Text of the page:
Re: [MEDIA_PIPELINE_TF] Common content security requirements

Why use the <video> element at all? Schemes already exist to sniff out
browser video/plug-in capabilities and make decisions based on that. You
can play basically any video you want now, using existing <object>

Using <object> as a fall-back for <video> when <video> doesn't support
something seems like a step sideways rather than forwards.

If the vendors of things like Flash and Silverlight could tie into a
browser API in a way that made the <video> element aware of (and able to
act as a rendering viewport for) their flavors of content, we wouldn't
need complicated detection & fallback schemes.

David Mays | sr. software architect | 15.217 | one comcast center |
philadelphia, pa. 19103 | 215.286.3395 w | 215.847.9631 m

On 9/1/11 10:56 AM, "Mo McRoberts" <> wrote:

>On 1 Sep 2011, at 15:37, Mays, David wrote:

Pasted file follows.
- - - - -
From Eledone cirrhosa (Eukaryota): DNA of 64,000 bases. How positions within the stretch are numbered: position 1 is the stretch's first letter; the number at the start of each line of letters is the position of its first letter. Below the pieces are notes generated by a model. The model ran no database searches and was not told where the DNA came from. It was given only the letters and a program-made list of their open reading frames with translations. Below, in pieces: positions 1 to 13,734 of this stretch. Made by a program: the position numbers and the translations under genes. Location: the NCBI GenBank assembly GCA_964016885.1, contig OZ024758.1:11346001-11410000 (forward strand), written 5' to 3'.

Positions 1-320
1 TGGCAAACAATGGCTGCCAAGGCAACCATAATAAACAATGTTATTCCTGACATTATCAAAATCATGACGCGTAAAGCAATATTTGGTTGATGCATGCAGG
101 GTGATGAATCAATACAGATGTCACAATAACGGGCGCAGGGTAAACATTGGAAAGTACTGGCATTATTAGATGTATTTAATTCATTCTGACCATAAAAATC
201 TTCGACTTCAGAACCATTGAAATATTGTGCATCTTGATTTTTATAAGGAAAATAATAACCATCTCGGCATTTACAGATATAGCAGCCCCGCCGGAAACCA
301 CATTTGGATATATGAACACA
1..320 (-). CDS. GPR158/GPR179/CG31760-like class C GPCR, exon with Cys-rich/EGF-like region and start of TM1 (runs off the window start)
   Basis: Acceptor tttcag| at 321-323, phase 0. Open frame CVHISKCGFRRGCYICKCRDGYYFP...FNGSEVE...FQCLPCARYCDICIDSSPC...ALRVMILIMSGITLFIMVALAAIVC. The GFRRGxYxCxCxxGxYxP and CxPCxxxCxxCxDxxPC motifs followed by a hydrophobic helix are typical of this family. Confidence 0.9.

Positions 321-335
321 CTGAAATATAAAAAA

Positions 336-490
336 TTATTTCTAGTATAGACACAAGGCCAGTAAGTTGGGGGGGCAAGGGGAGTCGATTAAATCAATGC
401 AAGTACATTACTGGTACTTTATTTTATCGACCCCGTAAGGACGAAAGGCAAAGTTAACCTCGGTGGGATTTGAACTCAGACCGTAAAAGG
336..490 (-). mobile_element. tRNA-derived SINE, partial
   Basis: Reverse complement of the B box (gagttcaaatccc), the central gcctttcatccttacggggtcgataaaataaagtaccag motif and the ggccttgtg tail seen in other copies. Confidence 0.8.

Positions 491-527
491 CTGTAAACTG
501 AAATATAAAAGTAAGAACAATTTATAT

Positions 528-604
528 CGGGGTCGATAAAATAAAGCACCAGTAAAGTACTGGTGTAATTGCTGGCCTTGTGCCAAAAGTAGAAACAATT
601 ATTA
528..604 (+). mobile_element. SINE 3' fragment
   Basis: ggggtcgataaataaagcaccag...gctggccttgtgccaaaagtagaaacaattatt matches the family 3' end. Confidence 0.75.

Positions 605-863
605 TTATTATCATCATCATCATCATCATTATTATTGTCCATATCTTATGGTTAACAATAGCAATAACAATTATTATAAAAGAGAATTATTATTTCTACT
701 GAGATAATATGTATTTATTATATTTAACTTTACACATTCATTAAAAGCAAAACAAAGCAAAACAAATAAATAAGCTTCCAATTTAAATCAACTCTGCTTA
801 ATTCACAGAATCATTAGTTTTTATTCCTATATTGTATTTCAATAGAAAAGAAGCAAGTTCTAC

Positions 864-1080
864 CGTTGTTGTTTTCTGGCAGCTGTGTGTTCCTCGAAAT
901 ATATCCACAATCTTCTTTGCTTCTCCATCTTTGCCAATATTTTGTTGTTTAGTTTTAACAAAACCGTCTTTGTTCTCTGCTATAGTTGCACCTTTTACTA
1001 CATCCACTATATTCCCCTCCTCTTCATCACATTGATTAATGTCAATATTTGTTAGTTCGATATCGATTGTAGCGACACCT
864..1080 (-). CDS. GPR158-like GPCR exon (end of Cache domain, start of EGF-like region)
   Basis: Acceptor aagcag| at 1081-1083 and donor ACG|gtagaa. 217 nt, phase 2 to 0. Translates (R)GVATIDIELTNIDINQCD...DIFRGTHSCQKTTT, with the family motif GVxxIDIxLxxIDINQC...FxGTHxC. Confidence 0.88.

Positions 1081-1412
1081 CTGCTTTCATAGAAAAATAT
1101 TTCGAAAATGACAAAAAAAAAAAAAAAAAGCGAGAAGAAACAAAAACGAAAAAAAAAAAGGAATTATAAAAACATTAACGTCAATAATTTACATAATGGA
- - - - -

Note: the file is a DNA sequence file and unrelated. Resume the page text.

>>What if the browser provided APIs that would allow a DRM vendor to
>>override the functionality of the <video> element?
>>Today, if I put a URL pointing to a Smooth/PlayReady manifest into a
>><video> element, the browser has no idea what to do.
>Not strictly true  JS can detect that the browser doesn't know what to
>do, and can examine the sources. Responsibly-written <video> has handoff
>to Silverlight/Flash anyway, and the Javascript in question has an
>incredibly high likelihood of coming from the same place as the video
>itself so can be tailored to the situation.
>It strikes me that DRM issues are not in principle any different in
>handling to unknown wrapper formats or codecs. There's _already_ a
>mechanism  canPlayType()  which can accept any arbitrary MIME type and
>return a value indicating whether the UA believes it can play it or not
>(and later, if it attempts to, tell you whether it really did manage to).
>In short: why define a new API (or worse, set of APIs) when the existing
>mechanism does exactly what is required?

Received on Thursday, 1 September 2011 15:45:12 UTC